This is not surprising considering that communism is not about religion and is not at war with religion or at war with God. Communists are interested in individual people and in humanity generally. It remains a fact that in most countries, including South Africa, the majority of people, including workers, are, if not strictly religious, brought up within the fold of religion from one generation to another. So even if the communist theoretical legacy around the question of religion is very small, yet it is important. A theory of how to deal with religion will be helpful to communist cadres today.

Lenin’s “Attitude of Worker's Party to Religion” (linked below) attacks the question. Let us quarrel with Lenin, for once in our lives.

He writes: “It is the absolute duty of Social-Democrats to make a public statement of their attitude towards religion.” Is it? Why is it?

Lenin writes: “The philosophical basis of Marxism, as Marx and Engels repeatedly declared, is dialectical materialism… a materialism which is absolutely atheistic and positively hostile to all religion.”

In truth, neither Marx nor Engels ever used the phrase “dialectical materialism”, as we will show later on in this series. Nor is our materialism the opposite of religion, in the way that Lenin puts it here. Ours is only to say that the counterpart to the human Subject is the real, objective universe. This is not an anti-religious statement, or an anti-religious materialism. It is humanism, and humanism is not necessarily atheism.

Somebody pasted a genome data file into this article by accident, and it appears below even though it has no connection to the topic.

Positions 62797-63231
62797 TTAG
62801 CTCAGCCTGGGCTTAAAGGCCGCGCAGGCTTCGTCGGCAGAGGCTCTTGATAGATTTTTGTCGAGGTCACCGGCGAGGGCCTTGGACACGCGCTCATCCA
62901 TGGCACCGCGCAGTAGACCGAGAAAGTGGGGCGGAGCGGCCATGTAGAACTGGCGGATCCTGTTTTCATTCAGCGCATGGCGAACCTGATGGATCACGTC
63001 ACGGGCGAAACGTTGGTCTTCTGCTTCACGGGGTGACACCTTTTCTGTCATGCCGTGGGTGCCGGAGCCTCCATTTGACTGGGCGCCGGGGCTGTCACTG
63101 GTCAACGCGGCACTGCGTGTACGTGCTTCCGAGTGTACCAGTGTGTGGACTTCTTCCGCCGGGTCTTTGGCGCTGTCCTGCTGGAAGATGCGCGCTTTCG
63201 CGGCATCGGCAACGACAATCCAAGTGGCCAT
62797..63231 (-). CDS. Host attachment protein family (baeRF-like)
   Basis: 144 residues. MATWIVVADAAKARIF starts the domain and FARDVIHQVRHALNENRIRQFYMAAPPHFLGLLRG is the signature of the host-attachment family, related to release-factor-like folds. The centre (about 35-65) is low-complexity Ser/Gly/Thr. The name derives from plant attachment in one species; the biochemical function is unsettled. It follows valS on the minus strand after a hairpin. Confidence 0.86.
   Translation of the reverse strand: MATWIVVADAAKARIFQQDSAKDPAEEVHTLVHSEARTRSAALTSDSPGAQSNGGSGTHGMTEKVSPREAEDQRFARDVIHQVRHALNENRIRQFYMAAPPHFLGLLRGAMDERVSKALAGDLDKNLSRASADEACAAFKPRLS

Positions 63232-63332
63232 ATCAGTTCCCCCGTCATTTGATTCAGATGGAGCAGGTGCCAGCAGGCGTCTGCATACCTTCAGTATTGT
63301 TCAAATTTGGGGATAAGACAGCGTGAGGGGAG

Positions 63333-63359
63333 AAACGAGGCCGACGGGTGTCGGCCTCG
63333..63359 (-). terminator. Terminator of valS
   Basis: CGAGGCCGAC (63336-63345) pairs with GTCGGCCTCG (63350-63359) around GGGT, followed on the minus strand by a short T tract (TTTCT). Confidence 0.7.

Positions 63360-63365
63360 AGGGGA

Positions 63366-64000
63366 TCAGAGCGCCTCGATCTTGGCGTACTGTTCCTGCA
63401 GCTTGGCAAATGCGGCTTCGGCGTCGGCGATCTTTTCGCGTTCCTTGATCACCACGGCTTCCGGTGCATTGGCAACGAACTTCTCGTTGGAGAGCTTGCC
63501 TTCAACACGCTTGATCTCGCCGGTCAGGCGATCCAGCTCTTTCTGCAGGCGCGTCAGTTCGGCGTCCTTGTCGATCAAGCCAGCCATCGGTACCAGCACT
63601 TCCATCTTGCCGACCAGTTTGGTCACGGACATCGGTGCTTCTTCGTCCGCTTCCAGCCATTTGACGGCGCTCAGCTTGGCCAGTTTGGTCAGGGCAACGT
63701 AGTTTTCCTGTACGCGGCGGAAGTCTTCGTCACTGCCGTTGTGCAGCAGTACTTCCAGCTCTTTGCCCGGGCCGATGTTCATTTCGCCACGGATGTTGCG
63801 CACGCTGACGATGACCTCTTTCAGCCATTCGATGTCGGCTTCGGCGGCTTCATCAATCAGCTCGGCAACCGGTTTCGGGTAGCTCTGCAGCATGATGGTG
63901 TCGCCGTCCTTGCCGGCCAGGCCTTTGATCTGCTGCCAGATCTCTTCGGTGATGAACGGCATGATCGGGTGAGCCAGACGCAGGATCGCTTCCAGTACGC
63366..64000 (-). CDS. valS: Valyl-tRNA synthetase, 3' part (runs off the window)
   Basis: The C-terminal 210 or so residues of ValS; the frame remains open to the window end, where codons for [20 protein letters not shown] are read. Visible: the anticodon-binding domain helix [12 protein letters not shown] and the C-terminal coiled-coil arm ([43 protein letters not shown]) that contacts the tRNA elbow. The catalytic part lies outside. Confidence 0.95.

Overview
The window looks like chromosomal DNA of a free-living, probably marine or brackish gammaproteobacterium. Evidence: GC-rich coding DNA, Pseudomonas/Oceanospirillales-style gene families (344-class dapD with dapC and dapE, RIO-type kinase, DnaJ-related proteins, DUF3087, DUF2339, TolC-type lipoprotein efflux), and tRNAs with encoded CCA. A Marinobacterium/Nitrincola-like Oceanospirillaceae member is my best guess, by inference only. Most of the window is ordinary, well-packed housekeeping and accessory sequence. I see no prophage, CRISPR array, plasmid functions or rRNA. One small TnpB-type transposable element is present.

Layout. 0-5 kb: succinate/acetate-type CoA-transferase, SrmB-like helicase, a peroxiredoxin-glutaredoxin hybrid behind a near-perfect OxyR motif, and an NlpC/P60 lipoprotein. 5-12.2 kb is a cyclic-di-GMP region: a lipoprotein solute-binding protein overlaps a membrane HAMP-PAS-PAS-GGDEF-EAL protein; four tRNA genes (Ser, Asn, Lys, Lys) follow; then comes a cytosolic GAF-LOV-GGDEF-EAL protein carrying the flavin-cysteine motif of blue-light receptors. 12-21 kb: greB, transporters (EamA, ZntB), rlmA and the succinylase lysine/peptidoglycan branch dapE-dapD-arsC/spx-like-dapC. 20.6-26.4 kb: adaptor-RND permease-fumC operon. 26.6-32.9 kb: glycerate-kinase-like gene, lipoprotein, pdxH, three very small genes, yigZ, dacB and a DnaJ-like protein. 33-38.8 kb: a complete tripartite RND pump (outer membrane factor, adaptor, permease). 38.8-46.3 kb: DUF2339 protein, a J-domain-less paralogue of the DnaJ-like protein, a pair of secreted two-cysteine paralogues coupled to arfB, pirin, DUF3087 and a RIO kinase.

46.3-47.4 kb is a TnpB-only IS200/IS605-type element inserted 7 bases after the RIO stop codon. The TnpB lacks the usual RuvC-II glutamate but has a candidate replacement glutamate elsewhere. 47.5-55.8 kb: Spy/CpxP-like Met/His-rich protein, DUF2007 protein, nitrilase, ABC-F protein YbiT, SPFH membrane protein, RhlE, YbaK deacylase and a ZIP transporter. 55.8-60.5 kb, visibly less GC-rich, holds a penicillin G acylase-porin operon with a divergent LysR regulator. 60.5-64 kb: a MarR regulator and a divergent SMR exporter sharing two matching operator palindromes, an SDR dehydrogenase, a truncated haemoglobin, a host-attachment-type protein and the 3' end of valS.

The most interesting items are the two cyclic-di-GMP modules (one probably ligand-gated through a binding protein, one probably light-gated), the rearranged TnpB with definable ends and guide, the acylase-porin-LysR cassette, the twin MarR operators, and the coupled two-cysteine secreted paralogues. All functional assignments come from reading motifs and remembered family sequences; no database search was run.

“Religion is the opium of the people—this dictum by Marx is the corner-stone of the whole Marxist outlook on religion,” writes Lenin, lending his authority to a terrible mistake that has since been repeated millions of times. Marx’s point was that religion was a relief to the poor people who could not afford opium, and that religion was also “the heart of a heartless world” and the “sigh of the oppressed creature”.

But Lenin, in this rather badly-constructed statement, appears more concerned to establish his atheistic credentials than to push his denunciations of religion to a conclusion, because he soon starts back-tracking. He recalls various examples of bourgeois persecution of religion, disapprovingly. He manages to say at the same time that the socialist revolutionaries are not tactical about religion, but also to say that they subordinate the question of religion to more crucial necessities (i.e. they are tactical). So he appears to contradict himself in this regard, too.

Then, towards the end, Lenin managed to praise the Duma deputy (parliamentary representative) Surkov, who had made a speech denouncing religion as the opium of the masses. Really, this pamphlet looks like damage control or spin-doctoring by Lenin. It looks like Comrade Surkov had got into a controversy and needed some public backing.

The first image above is of Lenin in 1896, aged 26. The second image is of Anatoly Lunacharsky, People's Commissar of Education in Lenin’s first Soviet government.